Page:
Biotech investors typically don’t start drug discovery companies with the expectation of bringing those medicines to market during a single fund’s investment period: we all appreciate that drug R&D is a long cycle endeavor.
But different players participate in different stages of the process. In general, early stage VCs participate in discovering potential medicines and advancing them to early clinical proof of concept, at which point alternative capital providers like the public markets (via IPOs) or larger Pharma (via M&A) take on the later stages of development and marketing. This allows for shorter investment cycle times (vs full drug R&D timelines) for early stage biotech investors.
On the other hand, many technology companies need to become “real businesses” before they are able to generate an exit – often taking years to build the repeatable sales growth model and profitability.
Data tracking the time it takes from company founding to an exit event reflect this dichotomy. The two charts below capture these data, as tracked by business analytics firm Pitchbook. For both the median time to IPO or to major M&A event ($50M or greater), biopharma has been faster than the rest of venture capital as a whole over the last decade, in line with prior analyses (here, here).
Biotech investment strategies that engage pharma partners early by focusing on cutting-edge innovation can bias even faster than these median data. For our last 12 biotech exits at Atlas, our median holding period has been 5.0 years – much faster than typical holding periods.
Losses in venture happen, and they happen reasonably frequently. We’re in a high-risk asset class, so this should be expected. But a common criticism of biotech is that there are either more losses and/or larger ones – neither of which is supported by the data.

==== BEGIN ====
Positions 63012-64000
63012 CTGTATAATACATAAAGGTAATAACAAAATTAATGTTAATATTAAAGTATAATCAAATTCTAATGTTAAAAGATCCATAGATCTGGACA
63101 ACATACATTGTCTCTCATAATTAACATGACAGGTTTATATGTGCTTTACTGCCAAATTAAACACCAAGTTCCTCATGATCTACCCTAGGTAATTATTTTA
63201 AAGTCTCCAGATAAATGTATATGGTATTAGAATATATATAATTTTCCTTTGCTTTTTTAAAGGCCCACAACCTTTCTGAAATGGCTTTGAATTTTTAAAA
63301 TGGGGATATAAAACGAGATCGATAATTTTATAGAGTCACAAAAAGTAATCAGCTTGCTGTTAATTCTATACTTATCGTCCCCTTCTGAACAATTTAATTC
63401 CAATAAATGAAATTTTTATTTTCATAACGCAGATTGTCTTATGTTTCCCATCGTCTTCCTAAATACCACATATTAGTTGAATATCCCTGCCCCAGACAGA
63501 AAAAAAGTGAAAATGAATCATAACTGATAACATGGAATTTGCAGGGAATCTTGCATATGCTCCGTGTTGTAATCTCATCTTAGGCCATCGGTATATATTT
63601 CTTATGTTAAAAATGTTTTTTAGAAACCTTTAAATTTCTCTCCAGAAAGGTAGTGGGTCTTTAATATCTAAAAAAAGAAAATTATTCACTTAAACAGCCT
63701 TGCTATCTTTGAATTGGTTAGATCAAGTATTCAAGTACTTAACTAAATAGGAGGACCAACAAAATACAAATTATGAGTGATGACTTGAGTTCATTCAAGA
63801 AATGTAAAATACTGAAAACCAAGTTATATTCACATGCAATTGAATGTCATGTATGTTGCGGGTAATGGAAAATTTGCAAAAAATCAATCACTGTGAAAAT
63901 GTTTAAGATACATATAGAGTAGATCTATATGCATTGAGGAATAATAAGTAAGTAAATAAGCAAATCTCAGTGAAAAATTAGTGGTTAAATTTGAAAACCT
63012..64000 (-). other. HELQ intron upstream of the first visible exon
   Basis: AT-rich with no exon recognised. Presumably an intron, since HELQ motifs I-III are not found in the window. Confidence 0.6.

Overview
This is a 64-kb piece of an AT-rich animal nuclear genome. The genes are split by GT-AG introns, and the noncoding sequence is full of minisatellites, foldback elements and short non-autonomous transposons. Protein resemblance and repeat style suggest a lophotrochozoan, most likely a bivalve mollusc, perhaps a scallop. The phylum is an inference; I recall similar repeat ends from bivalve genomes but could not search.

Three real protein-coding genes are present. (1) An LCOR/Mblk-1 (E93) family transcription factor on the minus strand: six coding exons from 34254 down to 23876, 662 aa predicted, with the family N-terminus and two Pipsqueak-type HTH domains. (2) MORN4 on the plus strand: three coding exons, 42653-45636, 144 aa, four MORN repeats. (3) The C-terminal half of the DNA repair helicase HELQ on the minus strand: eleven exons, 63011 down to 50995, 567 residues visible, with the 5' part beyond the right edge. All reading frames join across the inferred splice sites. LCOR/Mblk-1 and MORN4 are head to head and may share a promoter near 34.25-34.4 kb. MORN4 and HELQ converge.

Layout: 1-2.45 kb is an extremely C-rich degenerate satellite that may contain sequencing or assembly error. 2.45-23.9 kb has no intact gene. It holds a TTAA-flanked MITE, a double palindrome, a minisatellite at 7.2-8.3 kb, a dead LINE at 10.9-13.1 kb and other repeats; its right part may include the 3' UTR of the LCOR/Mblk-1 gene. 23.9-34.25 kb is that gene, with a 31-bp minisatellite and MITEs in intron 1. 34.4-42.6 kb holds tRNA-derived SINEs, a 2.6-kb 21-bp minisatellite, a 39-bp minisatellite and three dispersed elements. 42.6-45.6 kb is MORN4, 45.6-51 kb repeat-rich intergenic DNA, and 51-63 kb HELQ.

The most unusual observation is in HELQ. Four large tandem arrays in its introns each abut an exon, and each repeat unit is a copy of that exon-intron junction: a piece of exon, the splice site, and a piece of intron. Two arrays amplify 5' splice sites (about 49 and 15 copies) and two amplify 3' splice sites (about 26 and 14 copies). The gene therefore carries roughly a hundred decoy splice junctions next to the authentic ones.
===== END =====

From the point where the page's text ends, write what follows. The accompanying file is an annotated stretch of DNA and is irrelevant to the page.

The primary way to analyze this is through loss ratios. These metrics are either deal-weighted or dollar-weighted: the former captures what percentage of deals lose money (go below 1x), and the latter captures what percentage of the dollars invested go into loss-making deals.
Based on a recent analysis from the data-driven investment firm Correlation Ventures, biopharma has lower deal- and dollar-weighted loss ratios than the rest of venture capital. Roughly 15% fewer deals lose money in biopharma, and 20% fewer dollars are exposed to those loss-making deals. These data are similar to those from Adams Street (here).
Our seed-led strategy at Atlas is aimed at reducing the dollar-weighted loss ratios even further: by taking most of our losses in the seed-stage, where we attempt to derisk the early science and story, our dollar-weighted loss ratio in Funds VIII and IX is around 25%.
Biopharma has been and will likely continue to be a strong sector within venture capital, as many of its tailwinds reflect secular and structural forces: significant unmet medical needs remain addressable by pharmaceuticals, aging populations in both the developed and emerging markets will further drive demand, Pharma R&D relies upon external sourcing to complement its internal efforts (even more so with pricing constraints), biomedical science is becoming more translational in focus, etc… All of this bodes well for early stage biopharma.
However, and coming full circle, we’ve recently seen the “odd juxtaposition” of strong performance and shrinking market share in venture. I’ve attempted to address the question of why, and hopefully debunked some of the myths above.
But it’s worth asking – does market share in venture even matter?
Frankly, it almost certainly doesn’t in the grand scheme: enough institutional LP’s appreciate the performance potential of biotech and are making capital commitments into new funds; the sector is functioning well with a measured pace of startup creation and investing activity; new medicines are advancing through R&D; and, as a sector, we’ve been delivering with compelling returns.
Beyond all that, we’re also delivering on the biotech’s important double-bottom-line mission of doing well by doing good.